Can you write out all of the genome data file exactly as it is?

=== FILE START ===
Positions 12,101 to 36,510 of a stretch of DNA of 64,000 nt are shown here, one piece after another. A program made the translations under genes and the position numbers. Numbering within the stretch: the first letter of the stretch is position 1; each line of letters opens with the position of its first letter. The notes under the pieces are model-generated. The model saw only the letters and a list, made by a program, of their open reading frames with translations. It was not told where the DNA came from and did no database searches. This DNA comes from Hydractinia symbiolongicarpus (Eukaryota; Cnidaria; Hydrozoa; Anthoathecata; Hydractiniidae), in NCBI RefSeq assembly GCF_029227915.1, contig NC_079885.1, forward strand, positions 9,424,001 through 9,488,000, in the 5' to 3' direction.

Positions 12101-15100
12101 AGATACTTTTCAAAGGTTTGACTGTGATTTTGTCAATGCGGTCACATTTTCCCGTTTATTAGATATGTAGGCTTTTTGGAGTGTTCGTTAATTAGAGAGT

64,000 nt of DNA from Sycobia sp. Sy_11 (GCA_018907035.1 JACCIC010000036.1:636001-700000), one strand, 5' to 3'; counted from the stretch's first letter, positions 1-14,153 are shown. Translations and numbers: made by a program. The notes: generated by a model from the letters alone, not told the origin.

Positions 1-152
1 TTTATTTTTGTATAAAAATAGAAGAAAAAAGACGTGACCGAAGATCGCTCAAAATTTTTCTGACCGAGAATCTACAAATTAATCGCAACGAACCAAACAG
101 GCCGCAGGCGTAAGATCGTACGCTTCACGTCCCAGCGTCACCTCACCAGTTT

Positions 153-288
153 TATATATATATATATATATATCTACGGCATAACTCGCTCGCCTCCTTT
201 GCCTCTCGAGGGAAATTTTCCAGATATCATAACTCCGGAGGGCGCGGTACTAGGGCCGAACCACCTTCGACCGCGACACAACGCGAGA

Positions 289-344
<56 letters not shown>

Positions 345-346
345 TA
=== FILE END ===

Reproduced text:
Positions 12,101 to 36,510 of a stretch of DNA of 64,000 nt are shown here, one piece after another. A program made the translations under genes and the position numbers. Numbering within the stretch: the first letter of the stretch is position 1; each line of letters opens with the position of its first letter. The notes under the pieces are model-generated. The model saw only the letters and a list, made by a program, of their open reading frames with translations. It was not told where the DNA came from and did no database searches. This DNA comes from Hydractinia symbiolongicarpus (Eukaryota; Cnidaria; Hydrozoa; Anthoathecata; Hydractiniidae), in NCBI RefSeq assembly GCF_029227915.1, contig NC_079885.1, forward strand, positions 9,424,001 through 9,488,000, in the 5' to 3' direction.

Positions 12101-15100
12101 AGATACTTTTCAAAGGTTTGACTGTGATTTTGTCAATGCGGTCACATTTTCCCGTTTATTAGATATGTAGGCTTTTTGGAGTGTTCGTTAATTAGAGAGT

64,000 nt of DNA from Sycobia sp. Sy_11 (GCA_018907035.1 JACCIC010000036.1:636001-700000), one strand, 5' to 3'; counted from the stretch's first letter, positions 1-14,153 are shown. Translations and numbers: made by a program. The notes: generated by a model from the letters alone, not told the origin.

Positions 1-152
1 TTTATTTTTGTATAAAAATAGAAGAAAAAAGACGTGACCGAAGATCGCTCAAAATTTTTCTGACCGAGAATCTACAAATTAATCGCAACGAACCAAACAG
101 GCCGCAGGCGTAAGATCGTACGCTTCACGTCCCAGCGTCACCTCACCAGTTT

Positions 153-288
153 TATATATATATATATATATATCTACGGCATAACTCGCTCGCCTCCTTT
201 GCCTCTCGAGGGAAATTTTCCAGATATCATAACTCCGGAGGGCGCGGTACTAGGGCCGAACCACCTTCGACCGCGACACAACGCGAGA

Positions 289-344
<56 letters not shown>

Positions 345-346
345 TA